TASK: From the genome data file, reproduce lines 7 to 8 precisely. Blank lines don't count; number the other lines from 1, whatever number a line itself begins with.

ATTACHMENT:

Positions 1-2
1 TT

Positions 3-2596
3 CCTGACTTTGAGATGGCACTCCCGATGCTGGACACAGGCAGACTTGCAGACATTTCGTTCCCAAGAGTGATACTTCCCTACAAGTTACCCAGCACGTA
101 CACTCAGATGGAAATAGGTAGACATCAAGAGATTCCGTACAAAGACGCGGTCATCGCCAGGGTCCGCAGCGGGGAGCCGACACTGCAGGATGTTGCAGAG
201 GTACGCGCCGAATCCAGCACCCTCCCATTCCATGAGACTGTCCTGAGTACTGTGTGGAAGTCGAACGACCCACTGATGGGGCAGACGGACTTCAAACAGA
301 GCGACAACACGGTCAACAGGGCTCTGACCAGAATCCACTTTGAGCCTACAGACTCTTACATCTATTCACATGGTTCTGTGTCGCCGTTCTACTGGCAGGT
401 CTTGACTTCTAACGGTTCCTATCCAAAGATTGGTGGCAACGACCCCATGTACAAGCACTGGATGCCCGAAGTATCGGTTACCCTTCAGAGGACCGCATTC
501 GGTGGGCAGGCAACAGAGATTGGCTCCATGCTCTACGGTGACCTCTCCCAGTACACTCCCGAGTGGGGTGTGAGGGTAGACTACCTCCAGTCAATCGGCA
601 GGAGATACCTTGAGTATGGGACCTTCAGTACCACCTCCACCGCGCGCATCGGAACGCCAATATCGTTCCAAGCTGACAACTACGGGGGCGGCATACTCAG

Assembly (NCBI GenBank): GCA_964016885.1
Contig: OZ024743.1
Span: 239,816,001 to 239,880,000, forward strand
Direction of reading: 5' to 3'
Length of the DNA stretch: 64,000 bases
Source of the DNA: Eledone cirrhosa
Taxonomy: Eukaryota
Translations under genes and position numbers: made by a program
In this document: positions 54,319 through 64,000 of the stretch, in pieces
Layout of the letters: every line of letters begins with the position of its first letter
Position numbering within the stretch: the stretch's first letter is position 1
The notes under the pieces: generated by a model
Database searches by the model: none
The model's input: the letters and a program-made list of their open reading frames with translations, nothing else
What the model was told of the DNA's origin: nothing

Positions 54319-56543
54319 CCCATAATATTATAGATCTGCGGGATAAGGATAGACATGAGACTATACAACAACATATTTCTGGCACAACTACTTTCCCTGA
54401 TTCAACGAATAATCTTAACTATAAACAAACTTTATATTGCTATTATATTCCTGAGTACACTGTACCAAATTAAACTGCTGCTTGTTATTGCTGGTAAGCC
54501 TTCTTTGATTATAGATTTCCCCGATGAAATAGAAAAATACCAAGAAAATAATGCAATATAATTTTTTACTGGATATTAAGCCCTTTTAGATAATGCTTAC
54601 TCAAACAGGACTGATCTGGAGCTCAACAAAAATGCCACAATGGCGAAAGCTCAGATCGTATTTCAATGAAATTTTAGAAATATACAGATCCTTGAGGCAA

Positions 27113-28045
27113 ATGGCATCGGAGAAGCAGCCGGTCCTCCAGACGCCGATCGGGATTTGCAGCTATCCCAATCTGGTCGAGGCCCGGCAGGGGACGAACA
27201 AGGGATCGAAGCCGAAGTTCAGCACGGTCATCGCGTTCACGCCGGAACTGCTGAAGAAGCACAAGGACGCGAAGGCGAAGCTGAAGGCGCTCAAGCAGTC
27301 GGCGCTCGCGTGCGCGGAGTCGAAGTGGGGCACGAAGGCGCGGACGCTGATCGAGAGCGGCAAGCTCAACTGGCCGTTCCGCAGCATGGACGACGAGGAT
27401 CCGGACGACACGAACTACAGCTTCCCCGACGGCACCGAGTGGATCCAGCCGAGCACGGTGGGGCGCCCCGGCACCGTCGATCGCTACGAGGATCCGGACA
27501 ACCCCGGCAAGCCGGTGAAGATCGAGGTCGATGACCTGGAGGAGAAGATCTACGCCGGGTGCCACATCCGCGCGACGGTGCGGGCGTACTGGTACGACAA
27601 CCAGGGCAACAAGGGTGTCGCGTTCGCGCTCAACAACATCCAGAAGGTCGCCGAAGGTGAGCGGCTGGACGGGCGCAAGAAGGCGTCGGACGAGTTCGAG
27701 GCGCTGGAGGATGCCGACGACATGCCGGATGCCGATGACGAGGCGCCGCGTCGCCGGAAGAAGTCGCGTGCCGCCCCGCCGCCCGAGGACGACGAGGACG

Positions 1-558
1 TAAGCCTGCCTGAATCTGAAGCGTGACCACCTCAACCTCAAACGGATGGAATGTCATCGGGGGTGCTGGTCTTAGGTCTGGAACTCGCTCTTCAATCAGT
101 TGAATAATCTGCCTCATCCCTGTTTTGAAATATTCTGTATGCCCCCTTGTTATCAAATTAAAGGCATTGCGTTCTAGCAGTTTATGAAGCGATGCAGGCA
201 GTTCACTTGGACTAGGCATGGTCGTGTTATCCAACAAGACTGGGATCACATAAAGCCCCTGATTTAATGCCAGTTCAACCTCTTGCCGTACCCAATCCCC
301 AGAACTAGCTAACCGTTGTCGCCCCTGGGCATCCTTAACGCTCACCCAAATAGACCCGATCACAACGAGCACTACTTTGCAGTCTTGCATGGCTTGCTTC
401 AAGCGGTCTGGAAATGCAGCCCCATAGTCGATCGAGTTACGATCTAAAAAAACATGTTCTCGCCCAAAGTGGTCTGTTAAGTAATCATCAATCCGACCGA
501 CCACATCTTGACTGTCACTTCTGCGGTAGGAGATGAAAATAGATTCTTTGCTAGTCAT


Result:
301 GCGACAACACGGTCAACAGGGCTCTGACCAGAATCCACTTTGAGCCTACAGACTCTTACATCTATTCACATGGTTCTGTGTCGCCGTTCTACTGGCAGGT
401 CTTGACTTCTAACGGTTCCTATCCAAAGATTGGTGGCAACGACCCCATGTACAAGCACTGGATGCCCGAAGTATCGGTTACCCTTCAGAGGACCGCATTC